The Alter of Kelm asked on this story - why was R' Nochum so angry at himself - wasn't he doing the right thing already - what more did he think he could have done ? The Alter's answer : He should have thought about the possibility of meeting up with a starving man ( as it was not uncommon ) and was angry at himself for not bringing some food in his pocket ( eg. chocolate bar ) that could be given out immediately.                                                                                      
Not everyone is charged with such far-reaching responsibilities as a leader such as R' Nochum or Moshe in his argument to the 2 1/2 tribes. We are however sometimes deeply responsible for various people and things and in those areas, we must try our best to insure that we have covered all the bases.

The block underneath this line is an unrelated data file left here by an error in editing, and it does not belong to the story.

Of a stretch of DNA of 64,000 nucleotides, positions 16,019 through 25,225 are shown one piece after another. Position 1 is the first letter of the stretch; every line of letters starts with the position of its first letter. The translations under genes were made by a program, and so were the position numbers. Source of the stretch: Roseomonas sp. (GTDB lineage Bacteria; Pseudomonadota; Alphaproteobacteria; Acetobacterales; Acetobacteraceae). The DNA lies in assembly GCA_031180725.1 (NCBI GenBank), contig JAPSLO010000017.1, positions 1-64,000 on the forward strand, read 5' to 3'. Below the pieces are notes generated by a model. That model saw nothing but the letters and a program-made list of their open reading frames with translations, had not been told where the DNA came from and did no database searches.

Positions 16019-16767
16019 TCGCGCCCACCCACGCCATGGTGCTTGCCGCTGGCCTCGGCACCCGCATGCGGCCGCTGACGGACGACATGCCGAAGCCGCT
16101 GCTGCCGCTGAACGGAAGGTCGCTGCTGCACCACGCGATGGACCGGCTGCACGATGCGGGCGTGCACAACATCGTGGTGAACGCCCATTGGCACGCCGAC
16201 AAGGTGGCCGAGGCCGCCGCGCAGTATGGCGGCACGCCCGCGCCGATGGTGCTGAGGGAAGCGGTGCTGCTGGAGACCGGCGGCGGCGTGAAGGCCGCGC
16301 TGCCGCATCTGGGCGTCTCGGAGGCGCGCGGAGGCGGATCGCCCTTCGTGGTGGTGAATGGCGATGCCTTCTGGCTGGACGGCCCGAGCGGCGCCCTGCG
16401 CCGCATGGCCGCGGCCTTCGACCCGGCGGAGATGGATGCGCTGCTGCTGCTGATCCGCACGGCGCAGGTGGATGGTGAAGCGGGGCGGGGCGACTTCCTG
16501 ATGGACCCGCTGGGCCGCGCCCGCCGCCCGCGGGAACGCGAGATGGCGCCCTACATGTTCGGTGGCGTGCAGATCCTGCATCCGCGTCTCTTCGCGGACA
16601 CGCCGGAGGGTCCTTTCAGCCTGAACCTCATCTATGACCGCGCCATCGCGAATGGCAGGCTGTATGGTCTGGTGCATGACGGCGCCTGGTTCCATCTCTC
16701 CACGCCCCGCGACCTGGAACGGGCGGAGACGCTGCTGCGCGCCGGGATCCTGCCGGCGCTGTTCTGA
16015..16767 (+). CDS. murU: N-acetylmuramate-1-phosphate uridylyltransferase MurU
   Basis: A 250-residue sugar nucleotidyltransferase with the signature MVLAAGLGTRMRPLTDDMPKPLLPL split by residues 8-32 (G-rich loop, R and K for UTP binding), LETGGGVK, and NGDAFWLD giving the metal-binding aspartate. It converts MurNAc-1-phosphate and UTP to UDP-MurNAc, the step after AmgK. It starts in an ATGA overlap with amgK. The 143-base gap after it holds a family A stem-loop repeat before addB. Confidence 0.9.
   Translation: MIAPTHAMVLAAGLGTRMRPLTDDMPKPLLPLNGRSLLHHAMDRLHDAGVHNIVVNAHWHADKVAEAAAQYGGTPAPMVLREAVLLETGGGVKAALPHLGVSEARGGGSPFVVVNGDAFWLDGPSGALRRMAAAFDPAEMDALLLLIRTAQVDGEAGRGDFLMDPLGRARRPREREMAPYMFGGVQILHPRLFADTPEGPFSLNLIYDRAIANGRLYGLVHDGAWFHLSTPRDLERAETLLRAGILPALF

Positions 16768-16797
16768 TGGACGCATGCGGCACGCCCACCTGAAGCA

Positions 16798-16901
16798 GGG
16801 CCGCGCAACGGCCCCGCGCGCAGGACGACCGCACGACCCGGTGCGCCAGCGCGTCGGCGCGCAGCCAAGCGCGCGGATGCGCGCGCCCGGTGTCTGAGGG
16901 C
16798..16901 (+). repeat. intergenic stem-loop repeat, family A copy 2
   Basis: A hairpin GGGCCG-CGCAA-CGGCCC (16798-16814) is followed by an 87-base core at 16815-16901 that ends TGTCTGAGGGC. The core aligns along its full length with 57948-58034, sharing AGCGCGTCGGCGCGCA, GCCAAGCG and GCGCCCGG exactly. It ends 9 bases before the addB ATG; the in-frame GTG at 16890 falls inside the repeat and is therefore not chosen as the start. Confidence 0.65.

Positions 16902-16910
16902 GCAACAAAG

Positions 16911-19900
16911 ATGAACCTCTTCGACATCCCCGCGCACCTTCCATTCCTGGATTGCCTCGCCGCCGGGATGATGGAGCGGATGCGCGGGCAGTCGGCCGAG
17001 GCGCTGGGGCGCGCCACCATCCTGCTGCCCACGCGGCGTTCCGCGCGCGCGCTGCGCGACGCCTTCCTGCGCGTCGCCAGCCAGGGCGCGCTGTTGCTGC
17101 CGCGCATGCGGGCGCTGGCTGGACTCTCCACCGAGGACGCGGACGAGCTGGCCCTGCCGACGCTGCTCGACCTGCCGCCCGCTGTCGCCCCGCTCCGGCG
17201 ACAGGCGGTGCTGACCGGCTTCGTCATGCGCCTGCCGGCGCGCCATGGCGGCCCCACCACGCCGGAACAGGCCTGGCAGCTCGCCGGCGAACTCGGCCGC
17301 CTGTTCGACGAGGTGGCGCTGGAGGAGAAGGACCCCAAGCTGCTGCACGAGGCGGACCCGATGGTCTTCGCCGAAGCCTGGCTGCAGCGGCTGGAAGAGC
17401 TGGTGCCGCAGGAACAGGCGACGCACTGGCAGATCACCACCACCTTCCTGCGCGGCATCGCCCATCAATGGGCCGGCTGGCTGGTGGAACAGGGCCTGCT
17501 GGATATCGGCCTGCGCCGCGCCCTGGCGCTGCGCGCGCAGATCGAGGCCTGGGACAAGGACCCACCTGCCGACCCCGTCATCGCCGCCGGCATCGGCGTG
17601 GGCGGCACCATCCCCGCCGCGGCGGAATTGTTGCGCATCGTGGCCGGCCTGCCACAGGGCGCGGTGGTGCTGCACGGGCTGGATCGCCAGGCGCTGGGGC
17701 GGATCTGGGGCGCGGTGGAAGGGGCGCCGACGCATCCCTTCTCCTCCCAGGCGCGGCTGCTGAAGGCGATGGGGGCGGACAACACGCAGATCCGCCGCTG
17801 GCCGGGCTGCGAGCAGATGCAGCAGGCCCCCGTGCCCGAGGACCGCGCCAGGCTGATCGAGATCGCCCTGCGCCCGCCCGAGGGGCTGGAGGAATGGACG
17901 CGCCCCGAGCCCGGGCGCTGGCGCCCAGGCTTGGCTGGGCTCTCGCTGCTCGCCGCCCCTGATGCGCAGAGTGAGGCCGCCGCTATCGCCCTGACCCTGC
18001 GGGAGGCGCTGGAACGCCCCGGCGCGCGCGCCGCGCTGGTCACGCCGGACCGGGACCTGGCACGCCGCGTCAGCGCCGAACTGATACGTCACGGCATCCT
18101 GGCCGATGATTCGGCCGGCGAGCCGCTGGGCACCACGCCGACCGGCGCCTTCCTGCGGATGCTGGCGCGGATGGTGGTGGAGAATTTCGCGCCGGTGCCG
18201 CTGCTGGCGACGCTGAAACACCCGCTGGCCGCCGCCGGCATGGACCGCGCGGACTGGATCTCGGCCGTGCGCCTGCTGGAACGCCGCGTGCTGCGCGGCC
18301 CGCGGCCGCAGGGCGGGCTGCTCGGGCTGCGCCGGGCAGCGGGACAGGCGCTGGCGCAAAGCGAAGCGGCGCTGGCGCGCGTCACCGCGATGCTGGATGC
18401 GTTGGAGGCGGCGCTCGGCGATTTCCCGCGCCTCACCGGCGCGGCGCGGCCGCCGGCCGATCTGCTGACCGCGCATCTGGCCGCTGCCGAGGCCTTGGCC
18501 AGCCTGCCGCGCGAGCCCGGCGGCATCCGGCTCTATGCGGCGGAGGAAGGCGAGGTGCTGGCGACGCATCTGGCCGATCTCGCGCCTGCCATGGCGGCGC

May Hashem give us the 'heart' to accept our obligations to Torah observance, to our spouses and children and to our communities and the wisdom to find ways to be meticulously careful to cover all our bases with understanding of all the ramifications of our actions.                                                                                                             
Have a wonderful Shabbos y'all. We'll see you all soon IY'H.        I LOVE YOU ALL , 'd'   

Posted 7/18/2009 12:00 AM | Tell a Friend | Parsha Pearls | Comments (0)